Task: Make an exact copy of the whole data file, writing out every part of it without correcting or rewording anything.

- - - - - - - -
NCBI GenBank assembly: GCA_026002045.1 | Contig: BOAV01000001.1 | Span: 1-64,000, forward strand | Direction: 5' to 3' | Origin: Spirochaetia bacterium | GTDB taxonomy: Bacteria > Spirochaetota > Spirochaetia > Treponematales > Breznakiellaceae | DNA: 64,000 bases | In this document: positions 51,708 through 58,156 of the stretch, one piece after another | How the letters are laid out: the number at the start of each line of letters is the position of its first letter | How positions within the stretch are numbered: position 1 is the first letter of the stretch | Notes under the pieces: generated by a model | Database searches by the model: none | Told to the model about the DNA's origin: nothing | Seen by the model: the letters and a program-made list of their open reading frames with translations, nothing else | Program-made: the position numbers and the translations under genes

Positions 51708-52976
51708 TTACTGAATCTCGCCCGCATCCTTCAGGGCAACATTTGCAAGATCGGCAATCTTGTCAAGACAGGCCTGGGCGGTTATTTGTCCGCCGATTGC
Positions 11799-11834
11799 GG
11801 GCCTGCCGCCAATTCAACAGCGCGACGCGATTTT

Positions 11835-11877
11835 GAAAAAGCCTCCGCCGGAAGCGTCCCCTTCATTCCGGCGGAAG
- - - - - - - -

NCBI GenBank assembly: GCA_026002045.1 | Contig: BOAV01000001.1 | Span: 1-64,000, forward strand | Direction: 5' to 3' | Origin: Spirochaetia bacterium | GTDB taxonomy: Bacteria > Spirochaetota > Spirochaetia > Treponematales > Breznakiellaceae | DNA: 64,000 bases | In this document: positions 51,708 through 58,156 of the stretch, one piece after another | How the letters are laid out: the number at the start of each line of letters is the position of its first letter | How positions within the stretch are numbered: position 1 is the first letter of the stretch | Notes under the pieces: generated by a model | Database searches by the model: none | Told to the model about the DNA's origin: nothing | Seen by the model: the letters and a program-made list of their open reading frames with translations, nothing else | Program-made: the position numbers and the translations under genes

Positions 51708-52976
51708 TTACTGAATCTCGCCCGCATCCTTCAGGGCAACATTTGCAAGATCGGCAATCTTGTCAAGACAGGCCTGGGCGGTTATTTGTCCGCCGATTGC
Positions 11799-11834
11799 GG
11801 GCCTGCCGCCAATTCAACAGCGCGACGCGATTTT

Positions 11835-11877
11835 GAAAAAGCCTCCGCCGGAAGCGTCCCCTTCATTCCGGCGGAAG